I’m not going to lie to you, friends. As fun as Szaba’s 2-year birthday was, it was also … hard.
Perhaps unwisely, I hadn’t accounted for an appearance by Grief, my uninvited guest. I guess I was so deep in planning mode I hadn’t allowed myself the time and space to acknowledge the full bouquet of emotions this confluence of events might entail.
Then on the morning of Szaba’s party, I was blindsided on my way to pick up icing tips for the cake (particularly for a special mini cake that I would decorate in the tradition of Sue and Sue’s father).
There was some fun song on the radio, the sun was shining, Szaba was babbling in the backseat, and I felt an overwhelming wave of joy. Then riding behind that wave, to my shock, came an intense undertow of longing and sorrow.
I fought back the tears and shook it off as Szaba and I ran our errands and went to pick up flowers at the market. When I got home, I fed Szaba lunch and put her down for a nap, while I continued party preparations.
I took a moment to do something I love to do: arrange the flowers. And that’s when the tears came. In that quiet moment alone, the emotions could no longer be held at bay. I wept for the two guest who wouldn’t be at this birthday party, nor any future birthday parties. I wept for two incredible matriarchs and hostesses who had passed so much on to me as about the importance of treating your kids, family, and friends to a full-scale event, complete with special touches that let everyone know how much you care. That’s what I was doing now. For Szaba. For my guests. But with these flowers especially, for Sue, Shirley, and all they had done for me.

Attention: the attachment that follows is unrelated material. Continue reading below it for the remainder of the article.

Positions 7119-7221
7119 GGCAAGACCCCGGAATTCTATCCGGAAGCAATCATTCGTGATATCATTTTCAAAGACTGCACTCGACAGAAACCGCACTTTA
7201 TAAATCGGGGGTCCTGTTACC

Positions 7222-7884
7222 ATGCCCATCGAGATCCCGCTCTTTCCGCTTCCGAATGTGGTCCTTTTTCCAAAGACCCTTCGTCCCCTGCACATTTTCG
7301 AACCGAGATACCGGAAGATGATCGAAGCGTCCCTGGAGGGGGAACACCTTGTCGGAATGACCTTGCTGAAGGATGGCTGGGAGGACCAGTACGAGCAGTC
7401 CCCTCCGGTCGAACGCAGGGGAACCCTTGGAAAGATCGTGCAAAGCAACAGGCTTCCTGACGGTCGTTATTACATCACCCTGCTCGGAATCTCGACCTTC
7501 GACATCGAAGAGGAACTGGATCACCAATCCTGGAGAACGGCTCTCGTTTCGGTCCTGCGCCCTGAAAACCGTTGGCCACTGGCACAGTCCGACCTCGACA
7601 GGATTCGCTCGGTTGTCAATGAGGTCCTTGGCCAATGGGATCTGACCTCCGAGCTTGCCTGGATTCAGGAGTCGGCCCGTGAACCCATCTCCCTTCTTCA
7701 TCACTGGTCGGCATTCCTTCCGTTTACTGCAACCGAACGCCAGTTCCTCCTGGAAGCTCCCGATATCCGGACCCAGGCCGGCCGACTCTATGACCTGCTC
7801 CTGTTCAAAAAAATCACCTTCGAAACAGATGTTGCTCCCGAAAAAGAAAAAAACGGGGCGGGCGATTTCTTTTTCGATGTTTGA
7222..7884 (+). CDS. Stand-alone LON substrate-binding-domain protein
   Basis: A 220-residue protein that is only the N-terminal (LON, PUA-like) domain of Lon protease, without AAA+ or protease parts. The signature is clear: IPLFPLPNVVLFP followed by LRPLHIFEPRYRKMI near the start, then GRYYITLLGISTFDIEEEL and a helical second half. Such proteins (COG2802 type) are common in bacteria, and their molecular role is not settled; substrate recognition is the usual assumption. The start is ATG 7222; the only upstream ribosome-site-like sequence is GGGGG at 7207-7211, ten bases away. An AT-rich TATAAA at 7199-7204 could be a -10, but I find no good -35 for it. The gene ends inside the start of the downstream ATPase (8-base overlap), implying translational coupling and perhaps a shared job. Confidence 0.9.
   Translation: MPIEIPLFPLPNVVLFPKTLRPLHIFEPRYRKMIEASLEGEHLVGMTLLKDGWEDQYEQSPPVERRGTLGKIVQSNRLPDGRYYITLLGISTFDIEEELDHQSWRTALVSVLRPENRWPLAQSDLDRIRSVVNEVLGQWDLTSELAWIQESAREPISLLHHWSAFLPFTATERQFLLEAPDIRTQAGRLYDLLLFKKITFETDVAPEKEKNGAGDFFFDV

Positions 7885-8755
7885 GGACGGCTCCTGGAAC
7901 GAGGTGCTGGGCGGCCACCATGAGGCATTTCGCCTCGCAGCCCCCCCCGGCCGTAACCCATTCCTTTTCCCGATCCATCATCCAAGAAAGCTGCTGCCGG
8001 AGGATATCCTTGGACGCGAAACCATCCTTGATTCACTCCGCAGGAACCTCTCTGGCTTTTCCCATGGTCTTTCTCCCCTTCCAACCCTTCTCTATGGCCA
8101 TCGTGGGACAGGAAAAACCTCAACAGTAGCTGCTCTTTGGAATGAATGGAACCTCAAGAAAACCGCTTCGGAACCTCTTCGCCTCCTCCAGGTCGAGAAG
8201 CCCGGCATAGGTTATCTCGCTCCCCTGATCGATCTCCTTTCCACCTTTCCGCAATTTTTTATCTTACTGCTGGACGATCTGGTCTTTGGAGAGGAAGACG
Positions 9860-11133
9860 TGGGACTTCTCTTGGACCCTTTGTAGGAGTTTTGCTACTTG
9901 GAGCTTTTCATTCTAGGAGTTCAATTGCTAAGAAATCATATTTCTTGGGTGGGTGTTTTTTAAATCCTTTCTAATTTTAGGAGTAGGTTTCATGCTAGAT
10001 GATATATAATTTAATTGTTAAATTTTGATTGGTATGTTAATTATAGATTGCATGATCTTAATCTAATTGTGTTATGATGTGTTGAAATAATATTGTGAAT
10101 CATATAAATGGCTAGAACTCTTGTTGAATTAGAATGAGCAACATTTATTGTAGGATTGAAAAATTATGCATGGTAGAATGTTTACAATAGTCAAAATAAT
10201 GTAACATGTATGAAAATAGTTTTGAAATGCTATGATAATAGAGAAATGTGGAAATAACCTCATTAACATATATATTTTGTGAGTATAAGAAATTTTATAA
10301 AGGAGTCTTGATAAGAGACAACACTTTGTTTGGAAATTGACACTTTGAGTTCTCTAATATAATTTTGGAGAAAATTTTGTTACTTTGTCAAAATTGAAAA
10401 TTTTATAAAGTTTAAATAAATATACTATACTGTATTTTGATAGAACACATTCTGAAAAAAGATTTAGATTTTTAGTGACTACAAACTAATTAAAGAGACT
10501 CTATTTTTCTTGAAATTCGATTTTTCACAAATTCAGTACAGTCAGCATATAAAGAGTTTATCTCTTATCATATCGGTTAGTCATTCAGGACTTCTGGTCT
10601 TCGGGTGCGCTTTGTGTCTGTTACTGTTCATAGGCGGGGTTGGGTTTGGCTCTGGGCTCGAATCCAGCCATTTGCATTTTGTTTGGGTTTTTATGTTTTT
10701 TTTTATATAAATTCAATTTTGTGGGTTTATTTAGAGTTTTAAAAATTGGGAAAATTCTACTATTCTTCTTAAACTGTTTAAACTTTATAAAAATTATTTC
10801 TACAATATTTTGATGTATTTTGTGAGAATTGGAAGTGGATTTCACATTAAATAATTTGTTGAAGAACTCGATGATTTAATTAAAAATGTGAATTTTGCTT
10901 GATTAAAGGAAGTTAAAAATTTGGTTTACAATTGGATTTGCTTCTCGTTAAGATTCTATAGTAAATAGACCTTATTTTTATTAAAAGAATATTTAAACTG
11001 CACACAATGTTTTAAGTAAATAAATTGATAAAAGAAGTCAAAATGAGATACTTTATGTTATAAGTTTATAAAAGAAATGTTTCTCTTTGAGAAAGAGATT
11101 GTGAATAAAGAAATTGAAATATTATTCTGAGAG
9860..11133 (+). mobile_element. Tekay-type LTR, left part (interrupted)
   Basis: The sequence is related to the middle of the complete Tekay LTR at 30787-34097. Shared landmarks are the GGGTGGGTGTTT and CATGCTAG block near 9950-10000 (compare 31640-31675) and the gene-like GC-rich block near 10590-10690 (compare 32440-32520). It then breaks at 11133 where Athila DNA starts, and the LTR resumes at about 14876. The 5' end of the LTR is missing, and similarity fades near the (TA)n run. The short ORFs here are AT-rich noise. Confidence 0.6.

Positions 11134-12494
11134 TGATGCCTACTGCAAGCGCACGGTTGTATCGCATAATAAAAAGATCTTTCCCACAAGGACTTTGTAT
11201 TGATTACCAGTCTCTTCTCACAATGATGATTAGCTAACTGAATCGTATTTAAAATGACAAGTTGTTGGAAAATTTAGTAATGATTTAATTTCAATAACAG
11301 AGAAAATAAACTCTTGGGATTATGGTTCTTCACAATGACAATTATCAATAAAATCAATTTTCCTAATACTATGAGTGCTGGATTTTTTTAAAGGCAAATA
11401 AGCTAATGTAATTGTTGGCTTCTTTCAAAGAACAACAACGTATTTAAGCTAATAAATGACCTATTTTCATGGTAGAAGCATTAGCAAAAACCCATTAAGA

Of course, I had way too much to do to let the grief stop me, so I literally worked through it. Imagine my husband’s surprise when he found me crying while cleaning the toilet. With a look of half amusement, half concern, he raised an eyebrow. “Is it really that bad?”
No, it wasn’t really that bad. It was and is part of the journey of grief. Times of immense joy are the favorite stomping grounds of memories. And though those memories may be sad and will often bring tears for years to come, I’m eternally grateful that I have them.
And at every party from now on, there will be flowers and my own personal moment of remembrance for two of the greatest women, mothers, and hostesses I’ve ever had the intense privilege to know.
And there will be parties, Sue and Shirley. Oh, how there will be parties! And you’ll be there in my heart at every single one.
What have been your unexpected moments of grief? What ways did you find to cope?